November 20, 1945

In the aftermath of World War II, victorious Allied forces responded to widespread atrocities carried out by the Nazi regime under color of war. British Prime Minister Winston Churchill had urged that Nazi leaders be “hunted down and shot.”

But those favoring a legal process prevailed with the creation of an international tribunal commissioned to try German officials accused of war crimes and crimes against humanity.

Meticulous Nazi record-keeping provided much of the evidence against the 22 defendants. Official documents, along with wrenching eyewitness testimony, opened the world’s eyes to the horrors of the Holocaust.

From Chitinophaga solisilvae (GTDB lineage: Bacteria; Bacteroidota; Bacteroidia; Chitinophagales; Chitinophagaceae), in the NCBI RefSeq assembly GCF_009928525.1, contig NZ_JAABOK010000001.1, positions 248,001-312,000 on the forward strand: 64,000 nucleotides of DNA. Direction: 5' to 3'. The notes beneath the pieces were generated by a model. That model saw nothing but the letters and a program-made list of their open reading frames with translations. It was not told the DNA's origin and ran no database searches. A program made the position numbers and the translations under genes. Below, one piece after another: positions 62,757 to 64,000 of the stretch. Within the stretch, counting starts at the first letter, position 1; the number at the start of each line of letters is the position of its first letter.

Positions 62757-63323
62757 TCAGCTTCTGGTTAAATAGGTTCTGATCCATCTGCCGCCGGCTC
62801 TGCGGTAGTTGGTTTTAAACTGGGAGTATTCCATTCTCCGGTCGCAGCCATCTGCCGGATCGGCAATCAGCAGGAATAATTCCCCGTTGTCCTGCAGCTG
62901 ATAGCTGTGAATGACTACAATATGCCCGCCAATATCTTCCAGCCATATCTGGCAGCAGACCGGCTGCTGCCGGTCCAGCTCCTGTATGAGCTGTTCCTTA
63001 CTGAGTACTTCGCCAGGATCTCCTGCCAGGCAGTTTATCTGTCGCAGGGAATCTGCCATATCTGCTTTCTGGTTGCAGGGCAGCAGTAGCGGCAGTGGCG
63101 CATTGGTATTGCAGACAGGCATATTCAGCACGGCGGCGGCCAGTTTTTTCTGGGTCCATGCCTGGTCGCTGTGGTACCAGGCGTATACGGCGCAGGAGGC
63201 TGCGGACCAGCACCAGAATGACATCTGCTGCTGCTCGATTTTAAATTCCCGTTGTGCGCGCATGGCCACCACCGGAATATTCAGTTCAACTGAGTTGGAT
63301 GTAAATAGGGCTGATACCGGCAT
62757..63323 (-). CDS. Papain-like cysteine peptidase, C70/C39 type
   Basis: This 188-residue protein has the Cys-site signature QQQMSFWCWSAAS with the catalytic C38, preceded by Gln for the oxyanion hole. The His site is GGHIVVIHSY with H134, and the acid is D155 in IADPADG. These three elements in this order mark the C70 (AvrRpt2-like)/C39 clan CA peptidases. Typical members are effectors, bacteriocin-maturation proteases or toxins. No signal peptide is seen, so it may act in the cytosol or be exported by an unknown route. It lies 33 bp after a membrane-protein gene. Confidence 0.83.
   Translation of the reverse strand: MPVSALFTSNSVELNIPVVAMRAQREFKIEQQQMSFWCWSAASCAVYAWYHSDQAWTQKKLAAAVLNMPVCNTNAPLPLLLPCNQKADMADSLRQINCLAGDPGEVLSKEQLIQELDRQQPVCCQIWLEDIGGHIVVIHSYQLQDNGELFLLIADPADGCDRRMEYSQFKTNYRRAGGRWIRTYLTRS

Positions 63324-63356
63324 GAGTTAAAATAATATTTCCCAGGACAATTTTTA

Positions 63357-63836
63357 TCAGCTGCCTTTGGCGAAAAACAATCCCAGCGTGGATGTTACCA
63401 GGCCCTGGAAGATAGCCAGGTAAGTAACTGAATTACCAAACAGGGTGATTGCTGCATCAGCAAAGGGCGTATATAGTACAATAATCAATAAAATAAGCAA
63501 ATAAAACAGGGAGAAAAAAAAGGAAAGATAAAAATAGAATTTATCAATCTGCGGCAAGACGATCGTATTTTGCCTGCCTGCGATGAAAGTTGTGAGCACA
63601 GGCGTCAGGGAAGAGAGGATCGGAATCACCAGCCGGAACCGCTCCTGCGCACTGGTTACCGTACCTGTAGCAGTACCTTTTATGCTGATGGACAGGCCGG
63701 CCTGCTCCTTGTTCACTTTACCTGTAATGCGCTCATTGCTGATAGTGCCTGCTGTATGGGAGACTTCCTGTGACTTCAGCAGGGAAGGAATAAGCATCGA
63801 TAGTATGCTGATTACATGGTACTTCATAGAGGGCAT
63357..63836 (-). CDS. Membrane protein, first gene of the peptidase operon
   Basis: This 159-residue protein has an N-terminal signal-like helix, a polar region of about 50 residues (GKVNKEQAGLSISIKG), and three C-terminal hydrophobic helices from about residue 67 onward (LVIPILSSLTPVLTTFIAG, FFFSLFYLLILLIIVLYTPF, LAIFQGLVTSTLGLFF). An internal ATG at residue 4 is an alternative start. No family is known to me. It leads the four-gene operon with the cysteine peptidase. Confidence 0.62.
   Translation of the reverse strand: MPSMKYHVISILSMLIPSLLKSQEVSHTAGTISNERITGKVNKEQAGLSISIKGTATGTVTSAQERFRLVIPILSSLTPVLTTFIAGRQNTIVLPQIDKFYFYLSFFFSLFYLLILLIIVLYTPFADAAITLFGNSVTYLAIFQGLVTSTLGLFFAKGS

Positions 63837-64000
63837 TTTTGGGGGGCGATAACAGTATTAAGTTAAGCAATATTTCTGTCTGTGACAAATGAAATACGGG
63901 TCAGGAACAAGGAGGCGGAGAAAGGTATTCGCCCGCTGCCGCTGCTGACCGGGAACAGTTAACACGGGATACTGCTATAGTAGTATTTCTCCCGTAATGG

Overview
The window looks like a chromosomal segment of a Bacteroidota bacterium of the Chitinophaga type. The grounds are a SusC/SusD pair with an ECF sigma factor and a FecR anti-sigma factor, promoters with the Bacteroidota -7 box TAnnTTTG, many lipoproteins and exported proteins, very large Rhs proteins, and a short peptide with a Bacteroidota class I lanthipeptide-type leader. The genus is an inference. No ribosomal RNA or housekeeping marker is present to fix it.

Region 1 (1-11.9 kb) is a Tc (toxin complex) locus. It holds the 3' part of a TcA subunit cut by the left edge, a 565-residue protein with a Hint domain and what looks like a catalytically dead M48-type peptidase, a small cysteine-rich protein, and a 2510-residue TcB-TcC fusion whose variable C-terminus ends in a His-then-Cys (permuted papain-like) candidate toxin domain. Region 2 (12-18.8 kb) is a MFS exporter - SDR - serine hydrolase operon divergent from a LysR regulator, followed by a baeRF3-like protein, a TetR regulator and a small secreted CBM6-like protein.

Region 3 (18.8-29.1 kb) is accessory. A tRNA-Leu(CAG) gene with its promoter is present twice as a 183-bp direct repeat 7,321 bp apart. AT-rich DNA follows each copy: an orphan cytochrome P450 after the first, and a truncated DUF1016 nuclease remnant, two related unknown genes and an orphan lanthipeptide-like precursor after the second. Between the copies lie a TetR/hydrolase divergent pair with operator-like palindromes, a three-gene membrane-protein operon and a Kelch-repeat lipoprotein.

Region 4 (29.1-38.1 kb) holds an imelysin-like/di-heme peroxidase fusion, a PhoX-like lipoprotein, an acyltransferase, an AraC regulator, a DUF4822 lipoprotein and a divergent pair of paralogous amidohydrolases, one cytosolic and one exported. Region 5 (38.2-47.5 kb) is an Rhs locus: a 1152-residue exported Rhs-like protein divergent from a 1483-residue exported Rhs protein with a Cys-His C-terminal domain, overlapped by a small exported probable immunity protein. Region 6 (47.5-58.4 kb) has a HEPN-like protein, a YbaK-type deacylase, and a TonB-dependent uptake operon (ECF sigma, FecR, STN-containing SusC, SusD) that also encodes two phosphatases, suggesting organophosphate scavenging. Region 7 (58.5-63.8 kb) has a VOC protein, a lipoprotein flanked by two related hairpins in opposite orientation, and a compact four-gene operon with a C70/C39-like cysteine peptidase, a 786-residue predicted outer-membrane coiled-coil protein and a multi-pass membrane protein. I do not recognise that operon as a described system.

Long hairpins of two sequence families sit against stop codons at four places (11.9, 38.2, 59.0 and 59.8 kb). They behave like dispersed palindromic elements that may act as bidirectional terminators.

After 11 months, 12 defendants were sentenced to death, seven to prison terms ranging from 10 years to life, and three were acquitted. Hitler’s No. 2, Hermann Göring, remained unrepentant throughout, and he committed suicide the night before he was to be executed.

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